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Lowana Muncrief, left, and Marjorie Hobbs served as the keynote speakers at last week’s Arbuckle Historical Society meeting, discussing their contribution to the War effort in the early 1940’s. Both ladies’ sons, Sulphur historian Dennis Muncrief and pharmacist Larry Hobbs, assisted in their presentations.

“We Can Do It!”

Rosies Tell Their Story To Overflowing Crowd At Arbuckle Historical Society Meeting

On Monday, Sept. 16, the Arbuckle Historical Society hosted an evening presentation by a ‘dynamic duo’ of women who were original World War II Rosie the Riveters. The meeting attracted an overflow audience that night, and it had to move from the AHS Museum to meet in the First Christian Church in downtown Sulphur.

The speakers, who are in their 90’s now, were Marjorie Hobbs, of Marietta, and Lowana Muncrief, of Sulphur. Their memories of contributing to the war effort in the early 1940s were remarkably clear; their talks were lively and engaging.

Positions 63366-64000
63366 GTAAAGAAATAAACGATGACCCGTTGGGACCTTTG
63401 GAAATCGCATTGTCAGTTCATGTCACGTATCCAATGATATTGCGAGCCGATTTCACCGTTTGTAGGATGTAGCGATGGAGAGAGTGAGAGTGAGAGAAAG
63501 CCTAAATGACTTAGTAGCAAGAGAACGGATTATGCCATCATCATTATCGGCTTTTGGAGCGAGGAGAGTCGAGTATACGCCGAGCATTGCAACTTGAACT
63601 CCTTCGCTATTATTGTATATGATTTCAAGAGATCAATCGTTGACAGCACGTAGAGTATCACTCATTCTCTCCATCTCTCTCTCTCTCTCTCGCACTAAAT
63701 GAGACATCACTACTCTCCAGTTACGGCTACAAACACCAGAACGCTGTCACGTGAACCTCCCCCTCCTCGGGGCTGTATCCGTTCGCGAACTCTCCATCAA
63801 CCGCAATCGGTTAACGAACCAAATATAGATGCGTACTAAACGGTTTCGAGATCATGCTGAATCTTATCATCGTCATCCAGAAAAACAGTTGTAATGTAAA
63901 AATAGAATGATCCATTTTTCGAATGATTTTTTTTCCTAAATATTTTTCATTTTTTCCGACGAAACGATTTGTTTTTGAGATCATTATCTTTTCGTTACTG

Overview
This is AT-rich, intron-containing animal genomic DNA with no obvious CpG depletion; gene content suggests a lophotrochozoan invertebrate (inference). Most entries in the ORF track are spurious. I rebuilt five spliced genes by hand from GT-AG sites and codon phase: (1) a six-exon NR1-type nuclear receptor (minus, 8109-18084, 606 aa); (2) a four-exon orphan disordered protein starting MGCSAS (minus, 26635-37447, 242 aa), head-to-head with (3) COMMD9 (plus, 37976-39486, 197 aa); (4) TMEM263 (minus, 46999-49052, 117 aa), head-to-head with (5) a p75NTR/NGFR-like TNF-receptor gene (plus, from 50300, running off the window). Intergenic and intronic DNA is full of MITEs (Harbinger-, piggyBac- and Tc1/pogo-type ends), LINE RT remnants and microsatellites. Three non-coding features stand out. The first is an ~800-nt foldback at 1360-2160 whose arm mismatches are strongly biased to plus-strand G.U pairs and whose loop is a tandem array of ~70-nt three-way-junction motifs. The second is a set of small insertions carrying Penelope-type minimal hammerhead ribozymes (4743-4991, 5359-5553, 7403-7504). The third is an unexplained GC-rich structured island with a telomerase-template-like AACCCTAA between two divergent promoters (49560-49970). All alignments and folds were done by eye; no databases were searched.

The pair was assisted by their sons. Sulphur pharmacist Larry Hobbs held the microphone for Marjorie, and Lowana was helped by Sulphur historian Dennis Muncrief.

After America went to war with Japan following the 1941 Pearl Harbor attacks, able bodied men went off to war, leaving many jobs open. To help those fighting in the war, American women volunteered for wartime service in factories. They were depicted as Rosie the Riveter, and became a cultural icon of World War II. An estimated six million women worked in wartime production plants.



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